Wednesday, June 11, 2014

The (A) Road to Madness: Take the exit marked...Pluderhosen?

Over the last two days I managed to fully assembled the Sture doublet, with two major differences off of the original: It untrimmed (for now.  Strips of silk will eventually be applied), and I left off the shoulder wings because I quite honestly do not like the things--I don't like drafting them, I don't like wearing them, and they add a fair amount of thickness to the seam (at least with these fabrics)
There were a few issues in the making up, with ease (which was remedied once I got the bright idea to measure off of my existing doublet), mainly.  These were summarily overcome, and all that is left is the hook and eyes (and someday trimming)

But that is not what this post is on.  This particular post is on the Sture Pluderhosen, a maddening pair
of baggy, yet fitted, pants.  Each leg consists of two side panels (nice and simple), the front panel with the rise, a somewhat "cheeky" back panel, the codpiece (or half of it...), and an...erm...crack piece in the center back.  The last two pieces are cut on the bias.  There is also the relatively rectangular lining, which gets pleated to create the puffs between panes.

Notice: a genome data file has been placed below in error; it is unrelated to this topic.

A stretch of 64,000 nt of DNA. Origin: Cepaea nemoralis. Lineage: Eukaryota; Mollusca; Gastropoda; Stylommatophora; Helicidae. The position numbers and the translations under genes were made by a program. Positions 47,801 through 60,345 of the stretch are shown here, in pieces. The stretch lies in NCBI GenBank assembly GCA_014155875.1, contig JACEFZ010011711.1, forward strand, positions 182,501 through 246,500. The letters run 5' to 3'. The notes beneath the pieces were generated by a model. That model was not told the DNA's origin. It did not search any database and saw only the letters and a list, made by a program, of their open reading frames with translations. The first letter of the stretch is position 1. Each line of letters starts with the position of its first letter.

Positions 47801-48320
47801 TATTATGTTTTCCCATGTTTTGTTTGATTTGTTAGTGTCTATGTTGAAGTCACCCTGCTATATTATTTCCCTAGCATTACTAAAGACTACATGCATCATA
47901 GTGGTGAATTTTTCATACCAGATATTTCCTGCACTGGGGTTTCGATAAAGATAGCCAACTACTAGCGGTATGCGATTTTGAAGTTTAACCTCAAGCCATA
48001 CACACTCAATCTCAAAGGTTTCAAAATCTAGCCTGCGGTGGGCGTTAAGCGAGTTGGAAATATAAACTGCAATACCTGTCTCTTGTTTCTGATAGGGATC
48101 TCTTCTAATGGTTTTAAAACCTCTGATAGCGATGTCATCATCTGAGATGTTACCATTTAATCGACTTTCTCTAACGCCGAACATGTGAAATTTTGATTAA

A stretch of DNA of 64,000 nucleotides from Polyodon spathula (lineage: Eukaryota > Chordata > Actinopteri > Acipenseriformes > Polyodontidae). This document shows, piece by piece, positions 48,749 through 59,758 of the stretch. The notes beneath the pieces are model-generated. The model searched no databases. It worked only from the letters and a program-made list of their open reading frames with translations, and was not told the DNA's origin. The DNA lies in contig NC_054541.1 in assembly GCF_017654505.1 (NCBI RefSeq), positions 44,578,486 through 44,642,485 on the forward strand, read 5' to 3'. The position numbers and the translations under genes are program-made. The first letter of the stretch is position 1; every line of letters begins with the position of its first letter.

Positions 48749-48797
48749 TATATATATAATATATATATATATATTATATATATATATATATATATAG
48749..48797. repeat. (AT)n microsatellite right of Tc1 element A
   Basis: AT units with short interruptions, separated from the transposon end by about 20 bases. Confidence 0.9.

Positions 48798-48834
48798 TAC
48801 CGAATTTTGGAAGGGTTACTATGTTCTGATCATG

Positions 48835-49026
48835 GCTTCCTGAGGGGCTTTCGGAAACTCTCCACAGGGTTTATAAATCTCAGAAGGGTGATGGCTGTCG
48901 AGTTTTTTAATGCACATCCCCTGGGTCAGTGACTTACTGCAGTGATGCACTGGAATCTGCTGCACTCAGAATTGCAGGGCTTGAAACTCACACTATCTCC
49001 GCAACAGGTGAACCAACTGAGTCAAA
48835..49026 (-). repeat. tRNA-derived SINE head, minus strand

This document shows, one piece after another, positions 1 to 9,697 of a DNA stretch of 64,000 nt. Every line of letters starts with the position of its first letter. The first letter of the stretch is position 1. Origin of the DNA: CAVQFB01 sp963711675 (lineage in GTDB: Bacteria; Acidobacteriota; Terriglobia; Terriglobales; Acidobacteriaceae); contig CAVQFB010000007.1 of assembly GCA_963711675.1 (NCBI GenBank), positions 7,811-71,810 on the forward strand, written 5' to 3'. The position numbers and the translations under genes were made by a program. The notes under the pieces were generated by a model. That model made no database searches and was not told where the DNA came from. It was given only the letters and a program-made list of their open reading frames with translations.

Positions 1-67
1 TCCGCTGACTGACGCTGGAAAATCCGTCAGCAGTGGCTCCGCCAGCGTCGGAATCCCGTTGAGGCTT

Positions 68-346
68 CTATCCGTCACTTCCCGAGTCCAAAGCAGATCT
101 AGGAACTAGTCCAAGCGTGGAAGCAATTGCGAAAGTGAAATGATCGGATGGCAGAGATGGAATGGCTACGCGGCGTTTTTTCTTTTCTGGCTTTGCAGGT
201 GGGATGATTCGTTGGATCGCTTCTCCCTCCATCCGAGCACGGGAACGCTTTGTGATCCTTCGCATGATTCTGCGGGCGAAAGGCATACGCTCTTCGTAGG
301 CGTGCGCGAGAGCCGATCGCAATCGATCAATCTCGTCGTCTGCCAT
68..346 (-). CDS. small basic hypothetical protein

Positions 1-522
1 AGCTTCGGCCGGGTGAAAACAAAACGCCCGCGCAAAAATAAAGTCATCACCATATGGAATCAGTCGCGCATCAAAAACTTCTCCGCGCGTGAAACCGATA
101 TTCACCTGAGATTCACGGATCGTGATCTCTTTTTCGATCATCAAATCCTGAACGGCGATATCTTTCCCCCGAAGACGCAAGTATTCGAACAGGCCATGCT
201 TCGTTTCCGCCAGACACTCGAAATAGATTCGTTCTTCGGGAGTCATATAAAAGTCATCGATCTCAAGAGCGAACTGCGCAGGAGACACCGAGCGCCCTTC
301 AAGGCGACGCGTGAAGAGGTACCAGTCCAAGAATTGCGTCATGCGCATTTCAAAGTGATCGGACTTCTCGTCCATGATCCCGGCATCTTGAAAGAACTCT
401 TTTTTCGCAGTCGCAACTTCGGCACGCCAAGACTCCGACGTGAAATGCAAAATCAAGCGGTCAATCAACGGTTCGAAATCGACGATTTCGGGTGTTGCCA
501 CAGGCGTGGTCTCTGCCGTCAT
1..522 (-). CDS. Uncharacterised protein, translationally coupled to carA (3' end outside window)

Image Traced from PoF 3  in order to mark measurements.

The issues for me mainly center around how the center back and back pieces join.  Early this morning--after spending much of the night refreshing my memory, then prepping and lining each panel (which I did by sewing the shell/lining right sides together and turning)--, I found that I had gone about it wrong...waaay back in the drafting, two years ago.  The notch under the seat of the pants is not an obnoxious insertion point for the center back piece, but rather is a horizontal dart (which may be elementary for some of you, but I did not even think about it.  Until I looked at the pattern slightly differently last night).  This does, at least, make the pluderhosen a bit simpler in construction.

HOWEVER, I naturally discovered this after I began the real construction; thus adding to the frustrations I experienced while drafting the pattern originally (I believe the toile went airborne a number of times...).  What to do?

I can--and likely will--stitch-rip what I have so far, but I did not construct that notch as a dart.  It is a bit too wide.  I do not believe I have nearly enough of the lining material to cut new pieces (there should be enough of the velvet left, although I was really hoping to make other things with it), although piecing could be an option, I suppose.

Once I get the pattern figured out--again--I will do a pictorial post showing how they go together.  Maybe.

Off to play with the toile and Make It Sew*.

Janet Arnold.  Patterns of Fashion 3.  Page 58.

* Sorry^, was watching The Next Generation all night.
^ Not really...

© John Frey, 2014. The Author of this work retains full copyright for this material. Permission is granted to make and distribute verbatim copies of this document for non-commercial private research or educational purposes provided the copyright notice and this permission notice are preserved on all copies. 

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